Minister: Look, this is nonsense. Everyone knows that in public procurement we have to be good Europeans and abide by European rules. These are strict on public procurement. We must have our public contracts open to all businesses in the EU. And maybe some of the jobs are too big for our own Scottish firms. We are after all, a small country.
Interviewer: Can I respond to each of these two parts? First, indeed, Minister, I know the rules are strict, and I know from personal discussions with your civil servants that they are followed to the letter. Indeed, the civil servants I spoke to prided themselves that they were one of the few, if not the only, procurement body where their decisions had not been knocked back by the EU. Might this not suggest that other nations within the EU are applying a less strict interpretation of EU rules, in order to benefit their own country, and that just sometimes on an odd occasion they get caught at it? And might this not be the right way to progress? Indeed, is this yet again a case where, an old sceptic would say “Rules are for the obedience of fools and the guidance of wise men.”
Capital expenditure is valuable if it is going towards much needed building which will reap benefits to the community. But its benefits are potentially much wider, and should include big benefits to Scottish businesses, to research and development in Scotland, to training, and to sustainable local employment. The Scottish Government and its quangos would have us believe that they do their absolute best to make sure Scottish business benefits but they are constrained by EU competition rules. No doubt. But when one compares the benefits to French businesses and to French employment from the building of the Millau bridge to those to Scotland arising from the new Forth crossing, one can only arrive at the conclusion that the Scottish benefits are less than impressive.
Queensferry Crossing. Picture courtesy of Kit Carruthers
Let’s bring the audience in here, Minister, to do a guessing game (and I hope that some of our engineering, construction, geotechnical, earthwork, and other guys are listening). OK: Who did the principal contract in the Millau Bridge go to? Answer: Eiffage, France Concessionaire: Compagnie Eiffage du Viaduc de Millau (French)
The Design studies? Sétra (French)
The Design? EEG Europe Etudes Gecti, Société d'études R. Foucault et Associés, SOGELERG (all French) and Foster and Partners (English)
Meteorological data? Météo France (French)
Wind tunnel testing? Centre Scientifique et Technique du Bâtiment (French)
Structural engineering? 6 companies (mainly French)
Construction engineers? Bureau d'études Greisch (deck) (Belgium)
Geotechnical engineering? Terrasol (French)
Civil works? Eiffage TP (French)
Steel construction? Eiffel Construction Metallique (French): Subcontractors (four French, one German)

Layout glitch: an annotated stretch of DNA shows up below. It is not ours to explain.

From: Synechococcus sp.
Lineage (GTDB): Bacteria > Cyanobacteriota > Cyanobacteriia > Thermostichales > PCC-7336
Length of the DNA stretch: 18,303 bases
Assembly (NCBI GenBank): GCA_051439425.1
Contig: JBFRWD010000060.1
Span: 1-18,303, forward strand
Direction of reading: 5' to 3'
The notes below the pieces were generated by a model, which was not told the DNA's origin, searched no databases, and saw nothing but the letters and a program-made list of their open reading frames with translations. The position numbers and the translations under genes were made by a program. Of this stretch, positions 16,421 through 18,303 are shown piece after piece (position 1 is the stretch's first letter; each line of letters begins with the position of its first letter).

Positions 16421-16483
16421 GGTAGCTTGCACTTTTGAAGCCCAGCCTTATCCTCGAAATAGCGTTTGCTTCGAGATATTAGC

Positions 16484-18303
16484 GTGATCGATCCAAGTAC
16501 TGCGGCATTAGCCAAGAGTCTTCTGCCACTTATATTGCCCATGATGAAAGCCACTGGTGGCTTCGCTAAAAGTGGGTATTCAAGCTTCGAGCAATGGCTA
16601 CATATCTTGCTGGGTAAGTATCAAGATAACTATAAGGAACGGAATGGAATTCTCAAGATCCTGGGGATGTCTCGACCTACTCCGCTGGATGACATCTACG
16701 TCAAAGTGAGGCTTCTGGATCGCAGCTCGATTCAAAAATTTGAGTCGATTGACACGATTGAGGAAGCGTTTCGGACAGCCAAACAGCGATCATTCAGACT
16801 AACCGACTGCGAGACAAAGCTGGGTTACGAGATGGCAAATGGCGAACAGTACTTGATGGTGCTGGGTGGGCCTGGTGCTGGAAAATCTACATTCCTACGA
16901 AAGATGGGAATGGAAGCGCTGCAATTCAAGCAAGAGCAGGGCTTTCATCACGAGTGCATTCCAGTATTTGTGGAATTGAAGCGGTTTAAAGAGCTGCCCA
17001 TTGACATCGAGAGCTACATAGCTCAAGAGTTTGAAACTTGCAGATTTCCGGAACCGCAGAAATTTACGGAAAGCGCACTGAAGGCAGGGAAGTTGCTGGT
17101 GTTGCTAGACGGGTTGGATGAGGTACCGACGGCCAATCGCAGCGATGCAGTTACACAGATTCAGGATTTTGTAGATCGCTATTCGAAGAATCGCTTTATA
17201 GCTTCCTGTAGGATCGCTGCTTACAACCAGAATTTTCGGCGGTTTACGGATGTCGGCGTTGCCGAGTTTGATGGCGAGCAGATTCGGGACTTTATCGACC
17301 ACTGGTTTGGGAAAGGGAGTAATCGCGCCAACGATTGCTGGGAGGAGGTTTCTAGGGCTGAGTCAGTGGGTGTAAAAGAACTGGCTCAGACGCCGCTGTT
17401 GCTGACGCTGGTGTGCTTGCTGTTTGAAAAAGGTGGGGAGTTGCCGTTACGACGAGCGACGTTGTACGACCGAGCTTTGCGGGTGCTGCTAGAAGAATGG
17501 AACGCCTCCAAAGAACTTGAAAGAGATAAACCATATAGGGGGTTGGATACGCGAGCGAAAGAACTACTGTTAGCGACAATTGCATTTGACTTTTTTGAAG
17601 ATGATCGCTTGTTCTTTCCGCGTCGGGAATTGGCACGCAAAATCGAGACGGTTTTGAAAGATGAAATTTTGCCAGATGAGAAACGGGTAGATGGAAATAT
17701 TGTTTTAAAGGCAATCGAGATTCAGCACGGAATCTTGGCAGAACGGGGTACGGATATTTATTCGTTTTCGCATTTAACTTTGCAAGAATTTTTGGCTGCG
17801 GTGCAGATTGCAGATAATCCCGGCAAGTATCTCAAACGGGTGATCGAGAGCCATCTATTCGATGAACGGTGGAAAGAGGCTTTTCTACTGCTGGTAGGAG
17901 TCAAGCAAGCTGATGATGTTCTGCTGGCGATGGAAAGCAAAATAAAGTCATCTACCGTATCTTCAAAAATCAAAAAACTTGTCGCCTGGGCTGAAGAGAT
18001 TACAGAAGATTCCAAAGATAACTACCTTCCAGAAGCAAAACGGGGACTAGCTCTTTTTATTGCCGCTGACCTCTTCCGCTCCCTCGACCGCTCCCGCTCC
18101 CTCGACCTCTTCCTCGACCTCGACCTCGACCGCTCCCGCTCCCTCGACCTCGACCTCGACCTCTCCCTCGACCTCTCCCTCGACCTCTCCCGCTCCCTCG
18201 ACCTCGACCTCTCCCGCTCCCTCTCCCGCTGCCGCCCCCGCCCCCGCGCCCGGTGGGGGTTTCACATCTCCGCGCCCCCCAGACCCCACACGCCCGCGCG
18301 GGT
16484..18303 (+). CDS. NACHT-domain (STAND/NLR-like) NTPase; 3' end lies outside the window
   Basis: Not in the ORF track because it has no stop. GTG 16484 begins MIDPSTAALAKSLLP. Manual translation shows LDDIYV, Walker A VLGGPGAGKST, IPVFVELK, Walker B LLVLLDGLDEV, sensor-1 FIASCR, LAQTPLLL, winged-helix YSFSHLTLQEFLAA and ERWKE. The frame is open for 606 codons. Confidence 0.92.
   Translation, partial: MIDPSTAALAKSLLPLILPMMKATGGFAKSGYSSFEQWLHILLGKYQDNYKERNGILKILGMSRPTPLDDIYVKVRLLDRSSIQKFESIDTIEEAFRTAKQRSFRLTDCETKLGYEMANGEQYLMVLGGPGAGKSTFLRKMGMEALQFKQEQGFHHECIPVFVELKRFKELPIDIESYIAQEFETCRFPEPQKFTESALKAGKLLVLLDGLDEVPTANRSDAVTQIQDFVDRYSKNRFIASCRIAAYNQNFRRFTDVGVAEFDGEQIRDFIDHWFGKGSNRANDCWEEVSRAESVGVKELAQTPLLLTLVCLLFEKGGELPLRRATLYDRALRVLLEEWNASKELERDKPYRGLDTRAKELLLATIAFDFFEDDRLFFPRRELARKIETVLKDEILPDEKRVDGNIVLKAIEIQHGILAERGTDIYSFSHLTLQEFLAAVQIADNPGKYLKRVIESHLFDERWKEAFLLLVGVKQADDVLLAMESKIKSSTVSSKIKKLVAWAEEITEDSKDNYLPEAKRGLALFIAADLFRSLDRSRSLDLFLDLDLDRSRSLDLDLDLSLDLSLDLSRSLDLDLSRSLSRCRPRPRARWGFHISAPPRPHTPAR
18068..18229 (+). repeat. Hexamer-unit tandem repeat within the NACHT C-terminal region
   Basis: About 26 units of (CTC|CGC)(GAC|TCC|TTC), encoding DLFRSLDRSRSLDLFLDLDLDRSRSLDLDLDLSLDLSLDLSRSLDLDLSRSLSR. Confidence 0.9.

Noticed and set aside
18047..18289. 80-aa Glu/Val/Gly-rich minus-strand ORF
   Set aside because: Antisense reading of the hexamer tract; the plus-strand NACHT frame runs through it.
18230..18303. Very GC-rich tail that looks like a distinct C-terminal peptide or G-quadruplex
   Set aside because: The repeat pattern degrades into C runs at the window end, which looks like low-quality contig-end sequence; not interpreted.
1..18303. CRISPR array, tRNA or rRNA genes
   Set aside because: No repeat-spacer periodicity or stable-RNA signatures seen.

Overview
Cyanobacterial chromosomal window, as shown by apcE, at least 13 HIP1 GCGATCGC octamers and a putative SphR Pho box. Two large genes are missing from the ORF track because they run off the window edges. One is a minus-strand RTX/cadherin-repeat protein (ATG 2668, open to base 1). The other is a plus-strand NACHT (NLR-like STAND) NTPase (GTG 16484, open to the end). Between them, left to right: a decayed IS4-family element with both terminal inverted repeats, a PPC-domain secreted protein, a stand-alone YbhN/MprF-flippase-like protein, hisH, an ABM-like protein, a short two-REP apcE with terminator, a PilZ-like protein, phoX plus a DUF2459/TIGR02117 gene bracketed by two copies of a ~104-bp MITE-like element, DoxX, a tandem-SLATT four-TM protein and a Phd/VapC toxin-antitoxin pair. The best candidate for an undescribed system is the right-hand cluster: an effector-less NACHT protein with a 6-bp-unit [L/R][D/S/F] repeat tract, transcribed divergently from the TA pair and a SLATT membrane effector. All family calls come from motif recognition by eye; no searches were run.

Earthworks? Two companies, both French
Welding checks? Institut de Soudure (French)
Stay cables? Freyssinet International (French)
Concrete supplier? SATM part of VICAT, (French)
Cement supplier? Lafarge Ciments (French)
Concrete plant? SATM-BCP (French)
Concrete testing? SIGMA Béton (French)
Sorry, Minister, I fear I am exhausting you. I think we have all got the idea.
But to move onto your second point about some of the jobs being too big for Scottish companies – let me remind you that because of the ridiculous way PFI was nurtured and encouraged in Scotland we were having some local authorities bundling the construction of as many as 19 schools into the one PFI project.
Therefore it was the actions of public authorities, forced to a large extent to take the only means on offer, PFI, that has hollowed out large parts of our existing industry as the jobs on offer were too big for Scottish firms to handle.
Take South Lanarkshire. There the schools PFI was for 17 new secondary schools and 2 refurbished: way out of the reach and capacity of almost all, if not all, Scottish companies. The capital cost was £219 million. On Treasury estimates, the unitary charges (the amount paid to the PFI consortium) were £27.2 million in the first year when all the schools were functioning, and by the final year of the contract the Treasury estimates they will be £56.5 million: a big burden for South Lanarkshire, especially if funding to local authorities is cut.
Minister: I appreciate there are still difficulties in the Scottish economy, and that is why I will be working hard to do my best. Do remember that it was Labour that was mainly responsible for PFI, and we have introduced a different model.
Interviewer: Yes, I hope to get to that in a later interview. But let’s take a break. Join us in part two, where we’ll discuss education, skills training and inequality.
Picture courtesy of Johan Larsson